In my late 20s, my wife-to-be and I had just returned from a freewheeling summer in Galway, Ireland — a too-fun town sometimes dubbed the “graveyard of ambition” by the locals, a moniker I won’t dispute. There, we had rented a cheap room in a dingy student house and lived off our tax refunds, meager savings, and whatever money I made street performing (which was pretty considerable, actually — but then, so was our thirst for Guinness).
By the time we returned to Boston in the fall, we had exhausted all our savings and rung up a pretty good credit card tab to boot. We found work again after a couple of weeks at home, but we were still dirt broke for months. We paid for nearly everything on credit card. And when plastic wasn’t an option — e.g., for a deposit on our apartment, or my share of expenses for a friend’s bachelor party — we used those dastardly checks that credit card companies like to send you in the mail for balance transfers and other purposes.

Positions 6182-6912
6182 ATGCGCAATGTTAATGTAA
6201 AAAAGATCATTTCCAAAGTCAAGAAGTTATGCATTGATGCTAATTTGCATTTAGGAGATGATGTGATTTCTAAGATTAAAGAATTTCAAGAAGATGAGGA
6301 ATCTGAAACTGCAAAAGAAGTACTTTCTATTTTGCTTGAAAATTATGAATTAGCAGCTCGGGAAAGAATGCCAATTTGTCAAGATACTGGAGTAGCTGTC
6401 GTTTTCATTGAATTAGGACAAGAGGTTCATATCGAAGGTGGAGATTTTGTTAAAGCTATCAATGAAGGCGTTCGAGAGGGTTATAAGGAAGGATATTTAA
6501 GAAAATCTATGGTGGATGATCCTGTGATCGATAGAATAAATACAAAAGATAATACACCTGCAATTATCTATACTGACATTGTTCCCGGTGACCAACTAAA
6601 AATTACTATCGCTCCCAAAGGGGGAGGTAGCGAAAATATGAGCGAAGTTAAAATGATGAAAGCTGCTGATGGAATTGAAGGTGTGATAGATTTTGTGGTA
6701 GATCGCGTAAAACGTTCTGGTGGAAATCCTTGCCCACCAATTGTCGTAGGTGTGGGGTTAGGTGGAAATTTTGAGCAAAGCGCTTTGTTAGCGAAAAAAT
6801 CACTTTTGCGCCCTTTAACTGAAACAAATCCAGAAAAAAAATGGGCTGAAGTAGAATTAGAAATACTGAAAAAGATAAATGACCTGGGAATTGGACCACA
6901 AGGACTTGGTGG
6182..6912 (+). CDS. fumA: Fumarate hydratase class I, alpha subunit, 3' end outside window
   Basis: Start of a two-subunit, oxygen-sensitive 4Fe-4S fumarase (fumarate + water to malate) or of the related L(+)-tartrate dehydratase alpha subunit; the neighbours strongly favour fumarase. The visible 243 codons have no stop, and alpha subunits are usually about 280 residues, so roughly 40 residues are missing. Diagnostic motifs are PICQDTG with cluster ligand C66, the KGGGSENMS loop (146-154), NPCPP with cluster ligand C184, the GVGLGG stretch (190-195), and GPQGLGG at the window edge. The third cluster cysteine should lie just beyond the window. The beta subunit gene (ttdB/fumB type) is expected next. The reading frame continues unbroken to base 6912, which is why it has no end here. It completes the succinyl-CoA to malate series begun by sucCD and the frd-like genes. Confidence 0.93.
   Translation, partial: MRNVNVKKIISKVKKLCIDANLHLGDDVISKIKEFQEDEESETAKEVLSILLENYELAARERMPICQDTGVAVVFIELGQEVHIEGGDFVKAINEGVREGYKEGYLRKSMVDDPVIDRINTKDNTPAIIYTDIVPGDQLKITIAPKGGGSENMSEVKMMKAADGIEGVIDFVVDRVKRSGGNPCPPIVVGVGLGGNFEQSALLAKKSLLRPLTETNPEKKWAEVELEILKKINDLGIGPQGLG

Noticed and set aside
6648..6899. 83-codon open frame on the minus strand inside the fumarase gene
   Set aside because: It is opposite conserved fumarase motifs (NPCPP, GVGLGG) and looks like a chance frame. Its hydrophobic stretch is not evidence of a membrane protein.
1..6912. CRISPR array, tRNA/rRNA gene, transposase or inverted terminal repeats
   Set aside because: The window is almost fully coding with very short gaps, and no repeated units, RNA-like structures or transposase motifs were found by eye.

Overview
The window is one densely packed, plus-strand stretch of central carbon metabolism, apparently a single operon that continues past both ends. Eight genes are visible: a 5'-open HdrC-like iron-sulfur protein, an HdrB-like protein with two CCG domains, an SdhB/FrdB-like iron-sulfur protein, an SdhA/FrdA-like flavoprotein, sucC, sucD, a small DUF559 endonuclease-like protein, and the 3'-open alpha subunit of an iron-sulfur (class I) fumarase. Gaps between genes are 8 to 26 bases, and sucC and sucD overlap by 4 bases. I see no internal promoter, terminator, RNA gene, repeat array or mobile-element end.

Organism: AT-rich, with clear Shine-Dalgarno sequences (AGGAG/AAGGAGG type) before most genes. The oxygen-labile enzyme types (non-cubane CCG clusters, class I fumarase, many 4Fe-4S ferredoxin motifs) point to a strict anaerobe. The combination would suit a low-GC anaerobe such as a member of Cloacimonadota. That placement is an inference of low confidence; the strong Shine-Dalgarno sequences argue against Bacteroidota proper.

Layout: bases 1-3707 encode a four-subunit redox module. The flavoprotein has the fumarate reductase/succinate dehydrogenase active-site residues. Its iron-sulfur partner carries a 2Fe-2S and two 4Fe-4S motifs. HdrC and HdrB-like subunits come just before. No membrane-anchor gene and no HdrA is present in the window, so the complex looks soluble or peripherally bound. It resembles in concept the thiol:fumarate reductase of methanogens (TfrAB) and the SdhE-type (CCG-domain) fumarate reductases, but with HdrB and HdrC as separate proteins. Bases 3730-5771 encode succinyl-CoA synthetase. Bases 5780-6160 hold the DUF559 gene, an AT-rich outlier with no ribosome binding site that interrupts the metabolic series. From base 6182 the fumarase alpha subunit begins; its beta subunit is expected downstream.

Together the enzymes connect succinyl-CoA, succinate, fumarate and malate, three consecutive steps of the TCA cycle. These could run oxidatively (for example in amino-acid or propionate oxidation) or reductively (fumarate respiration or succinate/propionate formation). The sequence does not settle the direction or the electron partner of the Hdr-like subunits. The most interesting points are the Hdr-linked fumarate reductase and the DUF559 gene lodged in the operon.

This is all terrible from a personal finance perspective, and it wasn’t long before we were drowning in credit card debt, of course. But there was a bigger problem: I’d already been drowning in credit card debt for years.
It’s a problem plenty of 20-somethings face: I was working low-level jobs in a low-paying industry and living in an expensive big city. No amount of roommates could balance that equation — and believe me, I tried, sometimes cramming into houses with eight or more people.
So I dipped into my credit cards to bridge the gap — a bit here, a bit there. When out with friends, I was the guy who would pay the bill with a credit card and collect cash from everyone else; that was my ATM.